2013-10-04 / Letters

Vote no – don’t listen to tactics

To the editor:

South Portland has been one of the nicest places to live in America. People have flocked to this community that has diversity in its landscape and its people. Our modern history more accurately dates not from 1898 as you see on some of our city signs, but to 1733, when residents organized as the Second Parish of Falmouth and began a process of improving our community – a history of planned improvement that has spanned 280 years.

I have been a life-long resident and those who know me know that I have had a limitless passion for South Portland and for undertaking projects that go toward improving the quality of life here. So it is incredibly disheartening to see some residents putting their energy and passion into an agenda that was brought here by outside interests and that will culminate on our ballot on Tuesday, Nov. 5. I’m talking, of course, about the Waterfront Protection Ordinance that stands to deconstruct, in one year, much of the work that our predecessors have done to make this place the desirable community that it is.

Some visitors might initially look at South Portland and wonder about our lives here. We have large areas with fuel storage tanks, areas with heavy industrial use, semiconductor businesses, banks and restaurants galore, we have the Maine Mall … and yet our residential community is spread out through the midst of all this with a Greenbelt Walkway that we walk, jog and bike from our huge Wainwright Field complex all the way to what is a gem in Maine, Bug Light Park. We have a tremendous community center, a free public beach, and parks throughout that are well-planned and provide wonderful green space for residents. We have tussled with dog issues and have gradually reached a fine line of sharing our spaces that tries to accommodate all of the people with different needs and interests.

It’s a delicate balance here in South Portland, a balance that is the end result of 280 years of community planning. We have always understood that this balance we have forged between our businesses and our residents is a relationship that is mutually beneficial. Our businesses support our tax base. We have seen our businesses not as “bad” but as “us” – these are our companies, the ones that employ our friends and neighbors. While outside interests have attacked Portland Pipe Line and tried to scare our residents into seeing “Big Oil,” what I see is a company of many people that I have known for years, people with families who live in South Portland, Cape Elizabeth, and other local towns, who have spent their careers working for a great company that offers high quality jobs. I see a South Portland company which, for the last two years, has won an award as the safest company in its industry in America. I’m proud of them. I also see a company that has worked with our residents over the years to develop Bug Light Park into the gem we enjoy today (five acres of that park are owned by the Pipeline and we use it with thanks and gratitude), that donated a building to make our city’s history museum possible, that helped to create the Greenbelt (I am grateful for their cooperation and that they allow us to use their land), that responds instantly to residents’ concerns, that, when the city comes calling has said, “How can we help?” They set the very best example of what a community-minded company should look like.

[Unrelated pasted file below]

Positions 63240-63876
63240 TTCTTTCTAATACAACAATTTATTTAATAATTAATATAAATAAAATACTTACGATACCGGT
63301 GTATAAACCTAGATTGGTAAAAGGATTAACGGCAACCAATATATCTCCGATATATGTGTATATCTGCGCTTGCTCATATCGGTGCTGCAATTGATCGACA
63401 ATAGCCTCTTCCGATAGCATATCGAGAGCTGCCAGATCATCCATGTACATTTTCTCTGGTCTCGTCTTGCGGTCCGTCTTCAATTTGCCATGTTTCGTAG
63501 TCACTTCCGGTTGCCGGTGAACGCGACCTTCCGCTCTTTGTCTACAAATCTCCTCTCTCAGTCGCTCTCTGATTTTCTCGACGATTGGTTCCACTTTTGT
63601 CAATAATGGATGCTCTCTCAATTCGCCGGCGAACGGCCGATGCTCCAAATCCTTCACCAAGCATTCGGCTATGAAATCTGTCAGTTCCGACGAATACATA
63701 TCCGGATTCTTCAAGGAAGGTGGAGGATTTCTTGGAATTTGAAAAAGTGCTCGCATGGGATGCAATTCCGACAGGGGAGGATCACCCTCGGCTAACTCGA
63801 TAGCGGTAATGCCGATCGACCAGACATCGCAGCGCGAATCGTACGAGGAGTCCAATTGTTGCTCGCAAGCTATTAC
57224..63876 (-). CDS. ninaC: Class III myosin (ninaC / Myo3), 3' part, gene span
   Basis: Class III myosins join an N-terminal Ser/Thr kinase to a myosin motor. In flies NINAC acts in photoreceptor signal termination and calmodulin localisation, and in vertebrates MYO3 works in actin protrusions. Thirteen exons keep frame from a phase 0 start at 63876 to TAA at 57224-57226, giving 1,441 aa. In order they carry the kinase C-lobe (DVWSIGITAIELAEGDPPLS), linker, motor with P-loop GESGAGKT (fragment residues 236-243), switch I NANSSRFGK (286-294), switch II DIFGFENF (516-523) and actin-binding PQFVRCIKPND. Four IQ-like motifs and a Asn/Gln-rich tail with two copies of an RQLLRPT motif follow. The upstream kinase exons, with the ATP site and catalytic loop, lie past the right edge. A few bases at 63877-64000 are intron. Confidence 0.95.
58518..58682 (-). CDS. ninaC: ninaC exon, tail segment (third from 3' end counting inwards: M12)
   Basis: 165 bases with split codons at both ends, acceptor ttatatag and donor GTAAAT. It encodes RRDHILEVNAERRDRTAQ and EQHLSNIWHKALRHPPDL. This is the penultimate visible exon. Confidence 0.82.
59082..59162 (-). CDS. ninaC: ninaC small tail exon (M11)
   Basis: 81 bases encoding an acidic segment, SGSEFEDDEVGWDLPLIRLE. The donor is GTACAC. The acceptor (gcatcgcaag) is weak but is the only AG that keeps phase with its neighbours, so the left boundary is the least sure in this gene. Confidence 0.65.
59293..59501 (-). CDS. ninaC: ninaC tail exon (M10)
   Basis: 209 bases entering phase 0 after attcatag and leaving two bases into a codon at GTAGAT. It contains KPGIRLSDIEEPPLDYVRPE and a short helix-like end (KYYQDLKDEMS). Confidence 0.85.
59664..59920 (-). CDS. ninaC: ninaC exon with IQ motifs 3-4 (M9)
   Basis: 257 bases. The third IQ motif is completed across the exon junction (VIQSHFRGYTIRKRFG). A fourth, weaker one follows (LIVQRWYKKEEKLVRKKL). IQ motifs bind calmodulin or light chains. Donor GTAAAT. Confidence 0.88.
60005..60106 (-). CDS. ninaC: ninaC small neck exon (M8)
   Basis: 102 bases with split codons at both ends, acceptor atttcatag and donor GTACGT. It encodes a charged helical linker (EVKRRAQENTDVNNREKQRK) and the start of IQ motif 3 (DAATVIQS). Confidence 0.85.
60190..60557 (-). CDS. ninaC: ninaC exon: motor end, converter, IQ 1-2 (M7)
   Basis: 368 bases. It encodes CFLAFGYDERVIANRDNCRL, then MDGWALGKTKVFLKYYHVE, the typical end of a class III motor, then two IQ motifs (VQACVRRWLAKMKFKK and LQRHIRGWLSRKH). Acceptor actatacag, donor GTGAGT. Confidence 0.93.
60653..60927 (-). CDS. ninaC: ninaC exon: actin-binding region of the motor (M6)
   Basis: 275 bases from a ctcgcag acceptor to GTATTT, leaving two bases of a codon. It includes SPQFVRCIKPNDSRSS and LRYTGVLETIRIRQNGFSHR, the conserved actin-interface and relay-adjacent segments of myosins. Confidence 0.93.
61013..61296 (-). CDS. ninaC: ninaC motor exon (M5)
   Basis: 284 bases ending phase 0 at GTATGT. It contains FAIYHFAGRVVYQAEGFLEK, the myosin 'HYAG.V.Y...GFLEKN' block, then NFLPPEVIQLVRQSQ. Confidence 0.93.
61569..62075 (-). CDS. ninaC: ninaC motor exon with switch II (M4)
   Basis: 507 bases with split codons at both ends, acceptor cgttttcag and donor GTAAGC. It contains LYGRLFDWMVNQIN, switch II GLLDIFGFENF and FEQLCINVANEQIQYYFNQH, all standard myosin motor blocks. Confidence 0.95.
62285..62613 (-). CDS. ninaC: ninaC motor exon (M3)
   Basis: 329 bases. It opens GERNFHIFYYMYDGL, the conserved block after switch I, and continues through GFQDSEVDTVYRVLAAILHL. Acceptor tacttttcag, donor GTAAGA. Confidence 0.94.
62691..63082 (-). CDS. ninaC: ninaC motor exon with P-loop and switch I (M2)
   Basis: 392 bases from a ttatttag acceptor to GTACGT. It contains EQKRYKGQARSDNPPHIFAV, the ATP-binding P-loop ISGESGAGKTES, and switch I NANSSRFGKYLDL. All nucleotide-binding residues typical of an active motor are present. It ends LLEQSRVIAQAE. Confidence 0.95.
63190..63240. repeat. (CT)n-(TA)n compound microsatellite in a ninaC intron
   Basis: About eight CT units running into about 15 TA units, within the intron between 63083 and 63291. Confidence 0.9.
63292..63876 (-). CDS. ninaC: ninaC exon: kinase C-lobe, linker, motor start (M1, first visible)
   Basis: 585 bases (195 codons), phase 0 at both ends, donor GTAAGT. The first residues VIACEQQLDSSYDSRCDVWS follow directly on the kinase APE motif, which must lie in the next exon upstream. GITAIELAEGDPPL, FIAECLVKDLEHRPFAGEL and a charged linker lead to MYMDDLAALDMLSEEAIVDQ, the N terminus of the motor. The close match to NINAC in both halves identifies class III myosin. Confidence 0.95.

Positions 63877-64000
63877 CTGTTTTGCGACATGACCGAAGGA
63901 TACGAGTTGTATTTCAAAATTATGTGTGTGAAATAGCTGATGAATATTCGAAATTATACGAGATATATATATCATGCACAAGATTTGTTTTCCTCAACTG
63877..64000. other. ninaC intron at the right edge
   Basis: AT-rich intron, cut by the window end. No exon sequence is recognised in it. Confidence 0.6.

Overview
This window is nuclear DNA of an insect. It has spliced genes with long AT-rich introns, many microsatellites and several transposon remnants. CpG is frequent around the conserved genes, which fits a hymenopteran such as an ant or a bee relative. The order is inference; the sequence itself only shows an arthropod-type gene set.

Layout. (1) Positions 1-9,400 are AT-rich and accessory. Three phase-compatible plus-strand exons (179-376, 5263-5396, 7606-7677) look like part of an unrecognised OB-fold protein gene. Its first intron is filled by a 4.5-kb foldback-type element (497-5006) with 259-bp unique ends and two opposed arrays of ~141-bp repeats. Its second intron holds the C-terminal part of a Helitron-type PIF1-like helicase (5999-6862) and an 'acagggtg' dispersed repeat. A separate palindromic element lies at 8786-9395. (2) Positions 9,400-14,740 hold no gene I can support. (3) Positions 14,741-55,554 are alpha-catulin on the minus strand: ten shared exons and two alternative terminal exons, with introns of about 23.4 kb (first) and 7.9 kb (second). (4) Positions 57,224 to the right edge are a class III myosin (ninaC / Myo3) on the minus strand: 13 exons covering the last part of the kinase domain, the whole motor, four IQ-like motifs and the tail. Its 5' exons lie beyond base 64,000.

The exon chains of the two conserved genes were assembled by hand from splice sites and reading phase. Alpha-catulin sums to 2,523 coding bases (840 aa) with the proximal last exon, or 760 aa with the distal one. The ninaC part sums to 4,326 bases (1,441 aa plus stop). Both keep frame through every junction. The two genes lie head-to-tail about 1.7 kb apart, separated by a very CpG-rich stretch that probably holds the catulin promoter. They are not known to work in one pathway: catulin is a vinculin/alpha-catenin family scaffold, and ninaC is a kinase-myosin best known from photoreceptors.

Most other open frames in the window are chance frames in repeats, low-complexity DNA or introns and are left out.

We have a history of knowing how to plan our community – it is a history that includes all residents and includes making our ordinances fair and balanced to all by vetting them through our planning board and city council. The Waterfront Protection Ordinance was presented to the planning board and hopefully you know by now what that result was, but because of the method in which this was introduced, our planning board couldn’t do anything about it. The outside interests don’t care about South Portland and the effects here, but they do know that using the form of a people’s petition will enable it to skip the normal planning process because that process would bring to light facts they would rather you not know. Proponents of the Waterfront Protection Ordinance will say that they know there are flaws in the wording, but they ask you to just approve the ordinance and “we will fine tune it” later. They say it needs to be passed “NOW” because that’s the only way to stop tar sands. They are wrong. There is no proposal to bring tar sands to South Portland – if a proposal did arise, we could deal with it as we’ve done throughout history, and believe me, our residents have risen up plenty of times even in my lifetime and stopped things that we didn’t want. But passing this people’s petition, that was signed by residents who were lied to about why it was needed (it is not), is not how we’ve done business in South Portland and that’s not how we have come to enjoy our community as it is today. Ordinances are municipal laws – you might have good intentions, but they matter not when the law is stated and it must be followed.

There are very real, unintended consequences of passing the proposed Waterfront Protection Ordinance. I’m counting on my fellow citizens to show up at the polls on Nov. 5 – please mark it on your calendar now. The proponents are backed by national interests and money, and those interests understand political lobbying. They will be working hard to sway citizens with misinformation (just look at the signs with the puffy black smoke coming out of giant smokestacks – completely untrue). These interests will get people to the polls and turnout is expected to be low. Your vote is needed to defeat this proposed ordinance change. Please join me in voting no on the Waterfront Protection Ordinance.

Kathy DiPhilippo
South Portland

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